Product Placement Is Becoming a Real Snooze

Mattress companies are sponsoring a Web series about sleeping. That doesn't sound like a great way to have fun in bed...

You would think the last thing an advertiser would want is to put the audience to sleep.

But the old rules apparently are being put to bed these days as advertising seems to be turning more toward the subliminal than the sensational.

In the latest – and perhaps most oddly amusing – example of product placement, a group backed by mattress companies is sponsoring a Web video series promoting sleeping.

Not sleeping together, or sleeping around, mind you – just old-fashioned, wholesome sawing wood, in a healthful, fitful way.

An outfit called the Better Sleep Council, which identifies itself as a "non-profit organization supported by the mattress industry," is behind "Suite 7," a new Web series that debuted Friday on Lifetime's website.

All seven episodes take place in Suite 7 of a hotel and feature various characters in stories about the benefits of getting proper rest. The producers reportedly have lined up some notable creative talent – Craig Bierko, Ileana Douglas and Milo Ventimilia – to make the vignettes.

We're in the midst of a changing relationship between entertainment and advertising in which product placement is playing an increasing role, with the effect ranging from relatively benign to annoying to insidious. The experts call the concept "branded entertainment," but it amounts to virtually putting commercials into shows.

Buick, The New York Times recently noted, is underwriting an MSN travel series that just happens to feature appearances by the brand granddad swore by. Bing held a contest this year to incorporate the search engine into a TV pilot. The most blatant example may be NBC's long-running soap opera "Days of Our Lives," in which conversations about products like Chex Mix and Cheerios are built into scripts – earning a recent skewering by Stephen Colbert.

Soap operas, which got the nickname because detergent companies sponsored early radio serials, are in particular trouble. “As the World Turns” and “The Guiding Light” are gone. Longtime soap sponsor Proctor & Gamble,  announced this month that it’s shifting advertising efforts away from TV and into social media.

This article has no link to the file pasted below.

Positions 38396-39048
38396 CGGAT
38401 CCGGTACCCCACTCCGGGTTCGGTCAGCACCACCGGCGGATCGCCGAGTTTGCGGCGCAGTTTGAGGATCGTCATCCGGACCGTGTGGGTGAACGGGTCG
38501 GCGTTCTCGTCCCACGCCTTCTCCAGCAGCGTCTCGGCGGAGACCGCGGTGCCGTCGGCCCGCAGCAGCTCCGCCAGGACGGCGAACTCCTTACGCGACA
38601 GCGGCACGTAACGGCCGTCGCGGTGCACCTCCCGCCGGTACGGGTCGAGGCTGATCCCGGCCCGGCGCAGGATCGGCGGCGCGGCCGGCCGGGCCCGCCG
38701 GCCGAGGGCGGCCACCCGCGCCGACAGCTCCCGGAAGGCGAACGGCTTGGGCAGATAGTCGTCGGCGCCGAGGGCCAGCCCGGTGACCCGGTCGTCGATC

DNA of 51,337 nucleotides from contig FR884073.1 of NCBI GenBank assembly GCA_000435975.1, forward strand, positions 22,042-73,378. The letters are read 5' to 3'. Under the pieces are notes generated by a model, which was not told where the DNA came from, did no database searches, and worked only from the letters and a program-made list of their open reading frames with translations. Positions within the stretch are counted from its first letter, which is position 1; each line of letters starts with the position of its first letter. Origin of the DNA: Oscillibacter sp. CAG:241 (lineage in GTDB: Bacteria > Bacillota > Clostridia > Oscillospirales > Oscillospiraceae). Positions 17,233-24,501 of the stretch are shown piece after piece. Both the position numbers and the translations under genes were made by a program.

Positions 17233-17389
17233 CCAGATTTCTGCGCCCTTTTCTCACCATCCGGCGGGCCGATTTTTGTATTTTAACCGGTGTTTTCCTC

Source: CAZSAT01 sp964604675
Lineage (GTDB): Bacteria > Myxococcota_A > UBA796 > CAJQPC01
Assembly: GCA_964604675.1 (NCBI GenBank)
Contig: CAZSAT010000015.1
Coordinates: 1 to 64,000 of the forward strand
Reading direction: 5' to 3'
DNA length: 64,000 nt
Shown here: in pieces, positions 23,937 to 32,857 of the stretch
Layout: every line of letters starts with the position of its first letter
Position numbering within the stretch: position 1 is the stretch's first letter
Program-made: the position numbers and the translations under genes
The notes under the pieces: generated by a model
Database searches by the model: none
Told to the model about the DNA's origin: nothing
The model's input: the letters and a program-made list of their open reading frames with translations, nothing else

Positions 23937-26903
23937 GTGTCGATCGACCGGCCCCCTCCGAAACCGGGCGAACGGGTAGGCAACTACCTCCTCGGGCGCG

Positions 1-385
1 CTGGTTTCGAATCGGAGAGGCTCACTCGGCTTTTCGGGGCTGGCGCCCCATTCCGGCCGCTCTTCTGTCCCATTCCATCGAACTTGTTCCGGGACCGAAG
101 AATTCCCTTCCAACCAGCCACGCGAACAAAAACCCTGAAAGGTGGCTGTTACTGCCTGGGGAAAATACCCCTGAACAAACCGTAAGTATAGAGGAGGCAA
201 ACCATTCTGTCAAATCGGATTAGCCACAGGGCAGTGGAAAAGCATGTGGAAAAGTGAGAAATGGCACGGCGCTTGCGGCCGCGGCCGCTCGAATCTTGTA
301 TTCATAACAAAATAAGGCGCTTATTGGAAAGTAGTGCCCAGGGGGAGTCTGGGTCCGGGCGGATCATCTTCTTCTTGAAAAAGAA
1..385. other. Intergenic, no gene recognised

Judging from the first "Suite 7" episode, soap operas may be moving onto the Web. The video – built around a final confrontation between a divorcing couple – proved a reasonably well-done kitchen-sink drama, somehow packed into about 11 minutes.

The title – "Good in Bed" – offered an early hint that there's still a spark between the young professional couple, whose bickering belies a bond.

"Look at that big soft bed – it's practically daring us to do it!" the woman declares.

The end up in the sack – for a goodbye snuggle.

"I'll never be able to take a nap with anyone else," she says.

We have nothing against a good nap, but as far as excitement level, the episode wasn’t exactly “Attack of the Craftmatic” (even if we’ll concede that wasn’t the point). “Suite 7” falls somewhere between relatively benign and annoying on the product placement scale. But it’s yet another sign that when watching shows on TV or the Web, we all need to keep our eyes open.

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Hester is founding director of the award-winning, multi-media NYCity News Service at the City University of New York Graduate School of Journalism. He is the former City Editor of the New York Daily News, where he started as a reporter in 1992. Follow him on Twitter.

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